Divorce and separation: It’s all about the kids
One of the best things about getting a divorce is waking up one day and thinking, “At least I don’t have to spend another night with that loser!”*
One of the worst things about divorce is waking up one day and realising, “Hang on, we’ve got kids together. That loser and I are going to be stuck with each other for life.”
Because unless you live on different sides of the country, or there are custody orders that prevent your ex-partner spending time with your kids, you’re going to be need to have some kind of relationship with your former partner.
School life, sports, hobbies, play dates, medical issues – they all need to be discussed and dealt with by both parents, to ensure that the interests of your children are met.
And if you can put your differences aside to do so to provide a united front, so much the better.
Talking to your kids about divorce and separation
- In an ideal world, you would tell the children together, having discussed what you’re going to say first. Make sure you do this only once you know that your relationship is irretrievably broken down – if you’re separating to have time and space, it’s okay to tell the kids that.
- You may be surprised at how much the kids have picked up on already, particularly if there have been regular arguments and/or tears. They’re also masters at eavesdropping, particularly when they are supposed to be asleep!
- Make your conversation age-appropriate. Young children can be told that Mum and Dad aren’t getting along any more, whereas older kids may be able to handle more details. If in doubt, seek advice from a family counselor or their teachers first.
- Try to stay calm and reassuring. Little kids often worry over small details: Will they still get to go on play dates? Who will take them to gym and swimming? Older kids may demand more: Who did what to whom? Does Dad/Mum love someone else? Are you sure you won’t get back together?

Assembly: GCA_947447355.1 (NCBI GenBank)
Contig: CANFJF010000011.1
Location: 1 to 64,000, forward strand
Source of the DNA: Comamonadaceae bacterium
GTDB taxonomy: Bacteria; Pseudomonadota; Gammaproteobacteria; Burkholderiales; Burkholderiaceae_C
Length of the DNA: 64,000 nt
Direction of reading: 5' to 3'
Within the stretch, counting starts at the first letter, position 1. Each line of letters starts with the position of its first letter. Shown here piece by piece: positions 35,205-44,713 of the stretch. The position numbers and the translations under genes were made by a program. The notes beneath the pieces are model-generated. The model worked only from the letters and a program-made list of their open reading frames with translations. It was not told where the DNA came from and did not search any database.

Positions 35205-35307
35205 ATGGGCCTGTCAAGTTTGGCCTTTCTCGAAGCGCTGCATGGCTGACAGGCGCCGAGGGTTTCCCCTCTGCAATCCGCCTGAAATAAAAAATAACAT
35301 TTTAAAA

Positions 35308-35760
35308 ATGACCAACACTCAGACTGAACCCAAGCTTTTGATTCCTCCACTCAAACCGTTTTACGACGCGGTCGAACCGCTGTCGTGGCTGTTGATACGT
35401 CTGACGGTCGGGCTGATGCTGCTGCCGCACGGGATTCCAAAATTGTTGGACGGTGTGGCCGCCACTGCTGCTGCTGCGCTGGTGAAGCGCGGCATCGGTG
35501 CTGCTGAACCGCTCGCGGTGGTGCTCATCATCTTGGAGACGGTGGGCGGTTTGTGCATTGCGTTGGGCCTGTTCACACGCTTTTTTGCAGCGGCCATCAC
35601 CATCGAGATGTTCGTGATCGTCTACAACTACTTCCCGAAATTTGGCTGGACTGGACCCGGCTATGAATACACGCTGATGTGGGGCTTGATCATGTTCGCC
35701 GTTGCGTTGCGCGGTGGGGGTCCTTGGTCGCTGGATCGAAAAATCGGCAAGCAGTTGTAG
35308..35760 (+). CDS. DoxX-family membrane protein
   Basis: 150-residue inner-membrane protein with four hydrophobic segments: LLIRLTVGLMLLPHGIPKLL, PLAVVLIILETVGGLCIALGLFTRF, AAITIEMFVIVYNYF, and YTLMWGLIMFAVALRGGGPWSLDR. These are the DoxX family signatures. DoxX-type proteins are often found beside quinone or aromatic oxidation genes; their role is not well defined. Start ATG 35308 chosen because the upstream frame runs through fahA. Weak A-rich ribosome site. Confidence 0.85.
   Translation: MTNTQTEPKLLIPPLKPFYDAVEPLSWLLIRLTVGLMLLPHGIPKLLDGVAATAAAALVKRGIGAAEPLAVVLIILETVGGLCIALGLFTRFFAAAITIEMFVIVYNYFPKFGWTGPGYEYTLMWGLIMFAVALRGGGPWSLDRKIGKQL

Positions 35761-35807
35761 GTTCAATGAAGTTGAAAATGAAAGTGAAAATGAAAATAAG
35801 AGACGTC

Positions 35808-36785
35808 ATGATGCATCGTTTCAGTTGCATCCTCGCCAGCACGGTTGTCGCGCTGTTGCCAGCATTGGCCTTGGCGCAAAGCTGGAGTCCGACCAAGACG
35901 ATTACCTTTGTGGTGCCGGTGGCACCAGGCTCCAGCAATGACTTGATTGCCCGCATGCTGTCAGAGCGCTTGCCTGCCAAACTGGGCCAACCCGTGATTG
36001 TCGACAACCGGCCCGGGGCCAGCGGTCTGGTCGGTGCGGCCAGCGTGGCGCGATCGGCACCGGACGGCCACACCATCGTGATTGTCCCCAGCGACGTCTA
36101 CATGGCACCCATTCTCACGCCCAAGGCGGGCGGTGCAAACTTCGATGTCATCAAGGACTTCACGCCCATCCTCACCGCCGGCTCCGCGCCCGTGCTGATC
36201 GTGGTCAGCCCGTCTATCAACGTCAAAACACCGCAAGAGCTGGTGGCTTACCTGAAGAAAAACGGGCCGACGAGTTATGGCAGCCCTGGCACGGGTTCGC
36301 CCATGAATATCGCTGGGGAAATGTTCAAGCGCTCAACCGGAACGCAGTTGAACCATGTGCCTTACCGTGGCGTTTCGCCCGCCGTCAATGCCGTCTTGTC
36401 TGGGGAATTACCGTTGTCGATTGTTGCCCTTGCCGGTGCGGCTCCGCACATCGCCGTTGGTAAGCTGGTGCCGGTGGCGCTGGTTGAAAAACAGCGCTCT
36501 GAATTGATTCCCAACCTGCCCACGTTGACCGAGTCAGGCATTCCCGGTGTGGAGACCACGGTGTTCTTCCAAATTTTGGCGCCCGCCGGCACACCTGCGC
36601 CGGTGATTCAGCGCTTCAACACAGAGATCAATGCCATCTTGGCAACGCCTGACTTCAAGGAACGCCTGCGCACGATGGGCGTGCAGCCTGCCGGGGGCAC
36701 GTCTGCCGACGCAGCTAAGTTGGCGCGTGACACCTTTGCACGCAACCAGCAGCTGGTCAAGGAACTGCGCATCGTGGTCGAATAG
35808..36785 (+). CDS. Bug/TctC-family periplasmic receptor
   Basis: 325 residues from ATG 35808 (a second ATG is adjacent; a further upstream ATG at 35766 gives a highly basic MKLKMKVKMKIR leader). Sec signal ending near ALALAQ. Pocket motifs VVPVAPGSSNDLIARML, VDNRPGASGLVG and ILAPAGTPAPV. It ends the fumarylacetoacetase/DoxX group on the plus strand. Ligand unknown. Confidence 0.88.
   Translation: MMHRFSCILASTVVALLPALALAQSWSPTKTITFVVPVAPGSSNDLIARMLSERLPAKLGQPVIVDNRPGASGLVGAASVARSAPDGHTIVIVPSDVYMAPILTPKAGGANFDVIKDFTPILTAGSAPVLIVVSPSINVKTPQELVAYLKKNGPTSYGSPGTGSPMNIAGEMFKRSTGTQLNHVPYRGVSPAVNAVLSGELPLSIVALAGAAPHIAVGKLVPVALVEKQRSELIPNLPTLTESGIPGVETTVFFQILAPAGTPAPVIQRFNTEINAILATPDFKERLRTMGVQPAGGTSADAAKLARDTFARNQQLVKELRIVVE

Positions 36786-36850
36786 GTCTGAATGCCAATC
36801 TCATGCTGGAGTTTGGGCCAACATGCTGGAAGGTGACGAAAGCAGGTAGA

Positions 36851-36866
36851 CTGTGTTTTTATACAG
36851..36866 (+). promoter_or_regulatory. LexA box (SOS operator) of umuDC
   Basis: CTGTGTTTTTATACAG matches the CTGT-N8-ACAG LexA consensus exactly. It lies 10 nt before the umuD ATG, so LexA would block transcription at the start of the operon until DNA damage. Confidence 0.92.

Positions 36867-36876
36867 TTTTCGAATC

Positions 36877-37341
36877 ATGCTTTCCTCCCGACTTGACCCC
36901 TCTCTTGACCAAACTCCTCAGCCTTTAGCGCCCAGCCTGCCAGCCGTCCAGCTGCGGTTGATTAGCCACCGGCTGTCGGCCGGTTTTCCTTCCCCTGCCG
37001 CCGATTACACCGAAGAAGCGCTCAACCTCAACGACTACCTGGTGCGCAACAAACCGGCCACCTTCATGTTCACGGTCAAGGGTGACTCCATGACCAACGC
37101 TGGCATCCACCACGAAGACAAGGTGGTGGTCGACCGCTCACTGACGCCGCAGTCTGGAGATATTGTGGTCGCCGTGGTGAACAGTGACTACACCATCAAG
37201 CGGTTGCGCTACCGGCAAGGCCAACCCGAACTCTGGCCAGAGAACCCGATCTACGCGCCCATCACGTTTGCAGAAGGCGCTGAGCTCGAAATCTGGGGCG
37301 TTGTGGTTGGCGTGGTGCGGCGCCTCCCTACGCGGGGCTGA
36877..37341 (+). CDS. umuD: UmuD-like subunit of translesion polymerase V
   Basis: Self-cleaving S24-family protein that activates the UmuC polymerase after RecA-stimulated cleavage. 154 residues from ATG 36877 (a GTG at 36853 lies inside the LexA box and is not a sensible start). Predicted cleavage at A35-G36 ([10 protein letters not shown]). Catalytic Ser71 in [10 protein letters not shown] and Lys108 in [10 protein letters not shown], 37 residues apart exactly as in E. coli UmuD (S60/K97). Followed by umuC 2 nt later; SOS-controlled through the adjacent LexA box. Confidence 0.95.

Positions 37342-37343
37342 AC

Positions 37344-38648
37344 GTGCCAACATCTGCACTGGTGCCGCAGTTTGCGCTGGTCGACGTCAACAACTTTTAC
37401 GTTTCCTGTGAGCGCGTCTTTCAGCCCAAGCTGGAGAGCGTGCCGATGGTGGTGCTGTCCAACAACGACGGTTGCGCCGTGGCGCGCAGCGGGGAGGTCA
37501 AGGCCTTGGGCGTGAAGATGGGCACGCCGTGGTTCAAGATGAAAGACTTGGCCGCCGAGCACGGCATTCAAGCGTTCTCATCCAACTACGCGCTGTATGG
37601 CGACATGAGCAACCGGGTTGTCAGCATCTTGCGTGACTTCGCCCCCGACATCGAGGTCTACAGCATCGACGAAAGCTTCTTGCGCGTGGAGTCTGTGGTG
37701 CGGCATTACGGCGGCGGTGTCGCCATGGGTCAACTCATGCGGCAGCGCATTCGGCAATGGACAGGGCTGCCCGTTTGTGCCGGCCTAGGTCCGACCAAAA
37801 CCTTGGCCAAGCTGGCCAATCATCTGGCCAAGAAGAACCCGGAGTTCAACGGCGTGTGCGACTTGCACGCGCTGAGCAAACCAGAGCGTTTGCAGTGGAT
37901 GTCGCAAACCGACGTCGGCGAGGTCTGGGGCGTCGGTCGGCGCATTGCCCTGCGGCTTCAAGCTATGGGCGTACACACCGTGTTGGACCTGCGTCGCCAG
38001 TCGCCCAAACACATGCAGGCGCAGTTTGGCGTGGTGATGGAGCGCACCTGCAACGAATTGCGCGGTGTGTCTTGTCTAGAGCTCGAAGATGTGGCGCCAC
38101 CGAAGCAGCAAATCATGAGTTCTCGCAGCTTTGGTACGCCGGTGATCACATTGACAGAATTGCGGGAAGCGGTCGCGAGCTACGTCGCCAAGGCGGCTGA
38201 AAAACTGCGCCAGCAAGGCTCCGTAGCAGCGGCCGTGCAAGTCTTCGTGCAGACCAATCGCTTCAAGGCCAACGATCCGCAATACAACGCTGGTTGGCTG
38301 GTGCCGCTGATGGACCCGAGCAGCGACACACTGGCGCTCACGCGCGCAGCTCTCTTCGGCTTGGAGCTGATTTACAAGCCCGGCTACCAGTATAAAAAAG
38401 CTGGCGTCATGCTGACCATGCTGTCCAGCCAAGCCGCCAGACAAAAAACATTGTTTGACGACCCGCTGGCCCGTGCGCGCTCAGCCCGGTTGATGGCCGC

- Be careful how much you say. You don’t have to go into the ins and outs of your entire relationship here, but it’s always best to be truthful. You definitely want to stay away from hurling insults about infidelities, betrayals or other issues in front of the kids. But best they hear it from you than someone else. “Mum and Dad have fallen out of love” is always a good one.
- Make sure your kids know the split is not their fault. Many will blame themselves, particularly if there were often family arguments about discipline, school work, going out, and/or behaviour. “If I hadn’t been as naughty/broken those toys/stayed out too late, Mum and Dad might not have fought, and then they might still love each other”, is how their brains work.
- Ensure your kids know that they are still part of a family. There may be two different houses now, but they still have two parents who love them very much, and who will always be there for them. Children brought up by two happy parents living apart are always going to do better than kids being brought up by unhappy parents who can’t stand to be in the same room as each other.
Getting advice from the professionals
However you want to talk to your kids, it’s a great idea to get your children’s carers, teachers and other professionals involved. You may find it hard to speak about your personal life at first, but it’s important they know what’s going on at home so they can help your kids cope at school whenever they are in their care. For example, following my split with my children’s father, my daughter would often feel teary and emotional at school, especially after drop-off, and her teachers took extra care helping her to settle in.
Children of all ages can have problems coming to terms with their new family make-up, especially if they are going between homes, and even more so if there’s an instant step-family to get used to. Consider counselling, if only for the short-term. Often kids feel guilty letting parents know they’re sad or unhappy with the changes in their lives, and an independent expert can help them express their feelings. They can then co-ordinate with you and the school if necessary to help ease the transition for your kids.
*I’m talking in generic terms here, not having a go at my ex.
This article was written by Bronnie Marquardt for Kidspot.com.au and has been adapted for Kidspot.co.nz